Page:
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N.J. Districts Boost Academic Standards for Student-Athletes

Turns out Southeastern Conference Commissioner Mike Slive isn't the only one looking to increase the academic accountability of student-athletes these days. A number of New Jersey high schools caught the fever, too.

By the start of the 2014-15 school year, student-athletes at Teaneck public schools will need to maintain a 2.5 GPA if they hope to remain eligible for sports, according to The Record. Currently, those students must maintain only a cumulative 2.0 GPA (a C average) to participate in athletics.

"When you have something that is more rigorous than 2.0, you are really sending a message to these kids that the student athlete is synonymous," said Teaneck athletic director Todd Sinclair to the paper. "With a 2.0, you really can't make that argument because, let's be honest, it's not that great."

The New Jersey State Interscholastic Athletic Association requires only that students stay on target to obtain enough credits to graduate, but they could be passing courses with straight D's and still meet NJSIAA standards.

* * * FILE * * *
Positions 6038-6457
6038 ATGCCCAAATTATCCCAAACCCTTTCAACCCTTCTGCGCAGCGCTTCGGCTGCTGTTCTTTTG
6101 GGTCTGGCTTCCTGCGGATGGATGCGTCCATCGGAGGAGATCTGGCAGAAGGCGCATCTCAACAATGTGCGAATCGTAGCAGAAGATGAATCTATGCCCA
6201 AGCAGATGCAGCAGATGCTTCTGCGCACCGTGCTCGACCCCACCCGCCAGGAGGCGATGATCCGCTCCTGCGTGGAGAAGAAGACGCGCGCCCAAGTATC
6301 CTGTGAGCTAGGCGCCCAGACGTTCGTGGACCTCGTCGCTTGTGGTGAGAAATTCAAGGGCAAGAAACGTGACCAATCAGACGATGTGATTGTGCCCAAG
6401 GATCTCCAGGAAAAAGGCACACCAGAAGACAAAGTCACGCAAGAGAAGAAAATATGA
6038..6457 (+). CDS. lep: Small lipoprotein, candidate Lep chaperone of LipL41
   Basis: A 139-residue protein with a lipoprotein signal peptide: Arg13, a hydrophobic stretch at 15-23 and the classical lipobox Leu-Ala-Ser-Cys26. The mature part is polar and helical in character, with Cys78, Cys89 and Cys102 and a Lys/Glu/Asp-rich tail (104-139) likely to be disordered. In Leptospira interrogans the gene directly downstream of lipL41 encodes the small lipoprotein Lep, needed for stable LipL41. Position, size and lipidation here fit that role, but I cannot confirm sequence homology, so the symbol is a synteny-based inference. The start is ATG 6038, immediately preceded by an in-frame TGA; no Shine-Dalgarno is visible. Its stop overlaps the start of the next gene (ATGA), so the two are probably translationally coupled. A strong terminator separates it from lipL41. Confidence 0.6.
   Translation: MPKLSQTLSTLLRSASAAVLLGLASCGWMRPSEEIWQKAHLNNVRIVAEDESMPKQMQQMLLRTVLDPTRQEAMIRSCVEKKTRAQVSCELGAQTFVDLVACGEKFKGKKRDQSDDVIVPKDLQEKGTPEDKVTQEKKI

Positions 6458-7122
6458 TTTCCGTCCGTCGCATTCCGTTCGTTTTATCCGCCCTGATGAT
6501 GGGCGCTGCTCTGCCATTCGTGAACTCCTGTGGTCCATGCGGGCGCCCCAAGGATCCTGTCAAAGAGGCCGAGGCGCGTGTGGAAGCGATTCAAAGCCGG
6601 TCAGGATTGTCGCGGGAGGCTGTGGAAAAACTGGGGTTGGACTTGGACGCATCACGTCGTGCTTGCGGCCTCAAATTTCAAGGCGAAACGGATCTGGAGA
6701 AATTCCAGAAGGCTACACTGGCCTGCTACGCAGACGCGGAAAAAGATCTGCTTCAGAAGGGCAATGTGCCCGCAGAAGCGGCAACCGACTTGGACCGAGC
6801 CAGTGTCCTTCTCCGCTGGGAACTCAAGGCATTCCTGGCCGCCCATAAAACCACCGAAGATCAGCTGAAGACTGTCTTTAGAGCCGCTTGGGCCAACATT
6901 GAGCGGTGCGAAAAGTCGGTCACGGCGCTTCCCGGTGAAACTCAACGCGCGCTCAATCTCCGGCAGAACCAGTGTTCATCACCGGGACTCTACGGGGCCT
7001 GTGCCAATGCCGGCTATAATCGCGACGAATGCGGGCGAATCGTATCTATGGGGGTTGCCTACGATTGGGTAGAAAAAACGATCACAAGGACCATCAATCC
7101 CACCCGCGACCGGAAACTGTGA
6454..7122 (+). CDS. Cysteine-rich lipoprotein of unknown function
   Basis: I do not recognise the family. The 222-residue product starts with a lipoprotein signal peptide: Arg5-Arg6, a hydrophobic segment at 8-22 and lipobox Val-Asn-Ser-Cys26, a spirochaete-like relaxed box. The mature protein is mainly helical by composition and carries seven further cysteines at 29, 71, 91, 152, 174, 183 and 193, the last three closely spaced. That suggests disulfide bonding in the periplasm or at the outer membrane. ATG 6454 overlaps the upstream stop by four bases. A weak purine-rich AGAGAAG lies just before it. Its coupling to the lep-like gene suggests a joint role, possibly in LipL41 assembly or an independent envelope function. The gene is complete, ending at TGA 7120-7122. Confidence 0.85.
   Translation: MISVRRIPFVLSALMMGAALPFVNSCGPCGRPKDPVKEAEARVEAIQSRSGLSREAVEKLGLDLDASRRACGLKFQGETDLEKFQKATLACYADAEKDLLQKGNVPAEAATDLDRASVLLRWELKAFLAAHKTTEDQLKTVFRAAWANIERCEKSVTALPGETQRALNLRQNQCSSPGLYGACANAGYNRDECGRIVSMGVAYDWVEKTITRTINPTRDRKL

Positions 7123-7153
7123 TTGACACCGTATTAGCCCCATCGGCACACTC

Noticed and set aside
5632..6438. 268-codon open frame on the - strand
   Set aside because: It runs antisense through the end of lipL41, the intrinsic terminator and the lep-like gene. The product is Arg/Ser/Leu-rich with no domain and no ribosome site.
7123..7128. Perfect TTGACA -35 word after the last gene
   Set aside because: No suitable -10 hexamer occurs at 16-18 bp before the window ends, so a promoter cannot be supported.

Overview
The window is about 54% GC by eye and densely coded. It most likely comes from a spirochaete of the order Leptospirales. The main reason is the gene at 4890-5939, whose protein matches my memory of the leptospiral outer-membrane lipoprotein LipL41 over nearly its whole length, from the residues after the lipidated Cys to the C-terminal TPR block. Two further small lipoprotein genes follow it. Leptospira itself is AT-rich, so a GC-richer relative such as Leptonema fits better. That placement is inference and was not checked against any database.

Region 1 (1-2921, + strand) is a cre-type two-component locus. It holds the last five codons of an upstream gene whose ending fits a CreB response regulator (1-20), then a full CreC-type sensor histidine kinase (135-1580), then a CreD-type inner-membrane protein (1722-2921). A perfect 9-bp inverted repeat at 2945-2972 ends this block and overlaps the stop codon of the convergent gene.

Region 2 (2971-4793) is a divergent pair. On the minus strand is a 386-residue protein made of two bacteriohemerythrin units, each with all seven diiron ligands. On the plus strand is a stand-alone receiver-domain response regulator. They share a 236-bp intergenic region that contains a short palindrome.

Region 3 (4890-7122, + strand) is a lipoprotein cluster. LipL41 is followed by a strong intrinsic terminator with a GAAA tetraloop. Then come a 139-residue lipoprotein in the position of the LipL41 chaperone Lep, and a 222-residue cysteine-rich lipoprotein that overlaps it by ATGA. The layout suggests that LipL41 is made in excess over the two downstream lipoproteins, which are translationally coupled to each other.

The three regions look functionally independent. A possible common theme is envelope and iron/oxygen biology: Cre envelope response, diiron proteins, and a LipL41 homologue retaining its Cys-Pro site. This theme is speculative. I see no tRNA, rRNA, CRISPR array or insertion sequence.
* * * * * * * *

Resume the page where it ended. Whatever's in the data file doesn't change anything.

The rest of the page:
Both Sinclair and Yvonne Sheard, athletic director for the Englewood schools, stressed to the paper that their increased academic requirements ultimately serve to benefit the athlete. (Englewood requires student-athletes to have a 2.0 GPA in the previous grading period to remain eligible for athletics.)

"The ultimate goal is to make sure students are eligible not just to play sports but to get into college," said Sheard. "No school is going to come look at you with a 1-point whatever, so the goal is to make them students first and athletes second."

A few other districts around the state have stricter academic requirements for student-athletes than the NJSIAA calls for. Clifton schools require student-athletes to obtain at least a 70 for a passing grade in each class, while any student-athlete in the Hackensack district with a GPA less than 2.0 must participate in a tutorial program.

The paper notes that a few local administrators were not in support of a minimum GPA for student-athletes. The administrators believe that athletics ultimately draws certain students to attend school, and fear that boosting academic requirements would push those students away from school.

But considering that a 2010 studyRequires Adobe Acrobat Reader found a "sizable graduation gap" between NCAA Division I football players and the general full-time male student body, it appears that the current youth-sports system remains more concerned with athletic success than academic success. Given how few youth athletes ultimately go on to professional sports careers, why haven't more schools begun asking more of their student-athletes in the classroom?

Want all the latest K-12 sports news? Follow @SchooledinSport on Twitter.

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